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Real Estate Laws in the Philippines: A Full Guide for Investors and Homebuyers

Being a property owner entails many responsibilities, specifically the legal aspect. You must consider property taxes, real estate devaluation, mortgages, land deeds, safety standards, etc.You must also be aware of your rights should you lease your property to residential and commercial tenants, ensuring it binds to your name legally. Plus, it’s your responsibility to take care of your property’s infrastructure.Whether you plan to become a landlord or a homeowner, you should learn about relevant real estate laws to avoid legal complications. In this blog, we’ll discuss the different Philippine real estate laws and taxes that may apply to you.


Philippine Real Estate Laws You Need to Know

If you’re a first-time real estate investor, it’s best to familiarize yourself with real estate laws in the Philippines. You could use your knowledge to confirm your rights and obligations—should the need arise—and make informed decisions. Below are the essential real estate laws that you should know.


1. Maceda Law

Also known as The Realty Installment Buyer Act or Republic Act 6552, the Maceda Law protects real estate buyers on installment payments against unfavorable conditions. It specifies when and how much they should pay their developer. This law applies only to residential property transactions like houses, lots, and condominiums.

This law entitles buyers to two rights if they can’t pay for their property anymore.

First, they can pay unpaid installments without additional interest within a specific grace period. The property developer can cancel the contract if the buyer fails to pay the remaining installments after the grace period expires.

Second, buyers can get a refund from a canceled contract if they have paid a certain amount of the property’s total price.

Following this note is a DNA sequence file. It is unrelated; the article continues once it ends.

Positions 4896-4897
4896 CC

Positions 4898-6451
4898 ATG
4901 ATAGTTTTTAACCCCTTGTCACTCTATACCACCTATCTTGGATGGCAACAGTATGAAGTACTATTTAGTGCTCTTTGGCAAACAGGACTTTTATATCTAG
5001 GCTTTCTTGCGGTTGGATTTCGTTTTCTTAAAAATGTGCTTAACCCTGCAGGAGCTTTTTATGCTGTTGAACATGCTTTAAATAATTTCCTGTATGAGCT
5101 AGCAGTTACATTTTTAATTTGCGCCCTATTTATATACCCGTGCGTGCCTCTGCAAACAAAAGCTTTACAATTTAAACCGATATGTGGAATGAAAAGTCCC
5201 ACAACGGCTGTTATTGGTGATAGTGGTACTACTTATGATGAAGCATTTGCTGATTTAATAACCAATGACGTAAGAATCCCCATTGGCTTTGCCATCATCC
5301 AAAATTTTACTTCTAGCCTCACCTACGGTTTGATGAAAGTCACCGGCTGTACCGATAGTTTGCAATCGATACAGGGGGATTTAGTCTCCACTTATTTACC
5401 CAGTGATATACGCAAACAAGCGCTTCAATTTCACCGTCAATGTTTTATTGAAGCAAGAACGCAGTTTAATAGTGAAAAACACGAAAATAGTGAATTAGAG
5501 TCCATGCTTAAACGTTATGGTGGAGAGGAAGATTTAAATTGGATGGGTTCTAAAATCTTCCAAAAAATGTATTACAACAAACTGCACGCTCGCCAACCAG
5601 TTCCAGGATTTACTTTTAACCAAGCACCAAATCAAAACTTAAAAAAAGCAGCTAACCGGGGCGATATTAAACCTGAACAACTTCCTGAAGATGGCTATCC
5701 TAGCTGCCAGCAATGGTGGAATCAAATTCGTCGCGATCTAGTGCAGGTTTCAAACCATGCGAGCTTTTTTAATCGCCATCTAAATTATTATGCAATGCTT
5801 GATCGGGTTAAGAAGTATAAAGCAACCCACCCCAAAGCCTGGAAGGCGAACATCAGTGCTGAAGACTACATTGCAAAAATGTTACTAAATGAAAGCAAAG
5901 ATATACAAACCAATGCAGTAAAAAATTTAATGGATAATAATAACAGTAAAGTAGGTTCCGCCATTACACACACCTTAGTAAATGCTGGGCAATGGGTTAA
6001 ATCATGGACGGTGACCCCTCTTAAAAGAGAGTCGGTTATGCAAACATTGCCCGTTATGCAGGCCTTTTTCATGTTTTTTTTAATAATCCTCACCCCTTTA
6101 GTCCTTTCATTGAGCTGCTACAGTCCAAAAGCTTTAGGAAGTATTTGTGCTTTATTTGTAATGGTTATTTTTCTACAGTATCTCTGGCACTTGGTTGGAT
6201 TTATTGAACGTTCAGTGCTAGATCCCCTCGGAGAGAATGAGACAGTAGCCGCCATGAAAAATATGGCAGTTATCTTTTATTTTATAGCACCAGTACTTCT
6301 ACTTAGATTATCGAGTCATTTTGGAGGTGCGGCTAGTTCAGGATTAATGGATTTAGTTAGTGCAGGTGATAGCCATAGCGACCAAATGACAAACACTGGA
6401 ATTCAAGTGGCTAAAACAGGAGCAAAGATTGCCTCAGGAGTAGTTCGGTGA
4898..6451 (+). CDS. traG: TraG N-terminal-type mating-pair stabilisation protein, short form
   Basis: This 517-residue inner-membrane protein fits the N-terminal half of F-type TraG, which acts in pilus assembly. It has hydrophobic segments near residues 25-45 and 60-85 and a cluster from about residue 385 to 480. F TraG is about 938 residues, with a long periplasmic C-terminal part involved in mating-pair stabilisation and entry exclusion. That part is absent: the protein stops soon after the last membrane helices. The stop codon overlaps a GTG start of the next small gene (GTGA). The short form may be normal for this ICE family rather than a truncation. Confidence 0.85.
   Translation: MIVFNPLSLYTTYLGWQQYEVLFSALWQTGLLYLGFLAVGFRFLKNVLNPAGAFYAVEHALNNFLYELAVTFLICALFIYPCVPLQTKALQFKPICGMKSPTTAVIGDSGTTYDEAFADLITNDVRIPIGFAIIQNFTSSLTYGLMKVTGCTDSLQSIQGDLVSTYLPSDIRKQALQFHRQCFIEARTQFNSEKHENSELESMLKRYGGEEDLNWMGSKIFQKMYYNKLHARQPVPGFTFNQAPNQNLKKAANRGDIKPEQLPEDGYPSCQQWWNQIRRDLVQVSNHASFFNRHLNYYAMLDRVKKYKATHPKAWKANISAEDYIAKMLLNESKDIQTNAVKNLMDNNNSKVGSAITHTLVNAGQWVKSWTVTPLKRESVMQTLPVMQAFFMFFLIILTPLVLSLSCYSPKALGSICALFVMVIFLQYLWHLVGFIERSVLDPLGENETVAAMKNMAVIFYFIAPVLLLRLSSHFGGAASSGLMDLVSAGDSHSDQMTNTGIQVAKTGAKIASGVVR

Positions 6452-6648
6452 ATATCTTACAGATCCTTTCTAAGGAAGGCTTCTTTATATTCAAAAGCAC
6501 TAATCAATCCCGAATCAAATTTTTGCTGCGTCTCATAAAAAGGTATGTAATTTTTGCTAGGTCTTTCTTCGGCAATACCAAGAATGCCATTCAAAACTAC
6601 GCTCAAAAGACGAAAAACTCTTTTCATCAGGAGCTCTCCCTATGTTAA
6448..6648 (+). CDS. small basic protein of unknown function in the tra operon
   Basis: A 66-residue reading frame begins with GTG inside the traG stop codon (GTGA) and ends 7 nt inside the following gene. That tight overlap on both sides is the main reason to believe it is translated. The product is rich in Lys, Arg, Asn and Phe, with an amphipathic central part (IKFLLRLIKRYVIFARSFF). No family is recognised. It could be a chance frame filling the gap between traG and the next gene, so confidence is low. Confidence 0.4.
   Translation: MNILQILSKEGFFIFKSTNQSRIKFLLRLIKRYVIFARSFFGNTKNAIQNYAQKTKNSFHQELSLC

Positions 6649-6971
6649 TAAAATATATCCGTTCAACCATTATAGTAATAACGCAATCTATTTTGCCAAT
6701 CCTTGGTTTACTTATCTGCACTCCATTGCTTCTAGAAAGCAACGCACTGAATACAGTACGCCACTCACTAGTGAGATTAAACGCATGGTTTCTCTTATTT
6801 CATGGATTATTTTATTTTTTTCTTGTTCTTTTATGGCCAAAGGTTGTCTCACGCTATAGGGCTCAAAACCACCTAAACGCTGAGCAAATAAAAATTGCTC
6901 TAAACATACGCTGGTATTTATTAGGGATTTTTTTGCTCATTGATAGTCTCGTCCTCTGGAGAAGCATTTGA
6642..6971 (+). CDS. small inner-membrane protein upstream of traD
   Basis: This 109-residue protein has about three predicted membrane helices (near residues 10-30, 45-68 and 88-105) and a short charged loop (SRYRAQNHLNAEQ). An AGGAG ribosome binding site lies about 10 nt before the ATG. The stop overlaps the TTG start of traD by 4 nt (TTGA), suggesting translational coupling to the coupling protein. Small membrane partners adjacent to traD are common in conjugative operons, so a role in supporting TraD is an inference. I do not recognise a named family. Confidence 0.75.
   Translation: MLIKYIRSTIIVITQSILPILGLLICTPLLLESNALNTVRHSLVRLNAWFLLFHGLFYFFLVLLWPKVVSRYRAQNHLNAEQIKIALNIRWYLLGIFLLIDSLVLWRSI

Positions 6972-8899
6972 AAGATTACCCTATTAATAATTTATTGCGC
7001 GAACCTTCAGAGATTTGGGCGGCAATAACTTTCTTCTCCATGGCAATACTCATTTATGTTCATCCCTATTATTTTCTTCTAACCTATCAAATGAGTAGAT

2. Subdivision and Condominium Buyers’ Protective Decree

Subdivision and Condominium Buyers' Protective Decree

Some developers use misleading ads like “no down payment” to attract buyers into purchasing their properties. Fortunately, property buyers in the Philippines have the Subdivision and Condominium Buyers’ Protective Decree, also known as Presidential Decree No. 957.

This law informs buyers about their legal rights and provides the vital information they should know when buying a property, such as property size, available facilities, and total payments. It also protects buyers from negligent developers in every stage of the property purchase—from the point of sale to unit turnover.

Buyers have the right to file a complaint against fraudulent developers if they can prove the seller’s negative business reputation and illegal transactions and business practices. 


3. Condominium Act

The Condominium Act or Republic Act No. 4726 covers condominium rules and regulations in the Philippines. Essentially, it regulates condo ownership and management. It also informs condo owners about their rights—renovating, selling, or leasing their units and using their building’s common areas—to avoid falling for fraudulent developers.

Moreover, the act enables condo owners to participate and vote in condominium corporation meetings, like the election of the board of directors or changes to the building’s rules and regulations. Overall, it ensures fair treatment for condo owners and allows them to enjoy their units.


4. Rent Control Act of 2005

Originally the Rental Reform Act of 2002, the Rent Control Act of 2005 protects housing tenants in the lower income brackets from unreasonable rent increases. It covers properties in Metro Manila and other urbanized cities with monthly rents up to PHP 10,000, as well as all residential units in other locations with rent prices up to PHP 5,000.

The law permits only a 10% yearly rate increase for any rental unit. It also allows condo owners to set a new rate once a tenant vacates a unit. The act also covers down payments and advance rent, tenant removals or ejectment, rent-to-own schemes, and penalties.


5. Investors’ Lease Act

Investors' Lease Act

The Philippine government welcomes any foreign investment to grow and sustain the local economy, generate jobs, improve the quality of living, and more. As such, it extends its welcome to real estate investments, where the Investors’ Lease Act or Republic Act 7652 is handy.

This law allows foreign investors to lease private land for 50 years, which they can renew only once for another 25 years. It also states that foreign investors must only use their leased land for investment purposes. 

Moreover, it permits foreign corporations with more than 40% foreign equity to enter a lease agreement with Filipino landowners for an initial period of up to 50 years.


6. Real Property Tax

The Real Property Tax code, formally known as Presidential Decree No. 464, oversees how the government assesses, collects, and uses real property taxes. Real property taxes differ from property sales. The former is a long-term obligation, while the latter is a one-time transaction involving the transfer of property ownership from the seller to the buyer.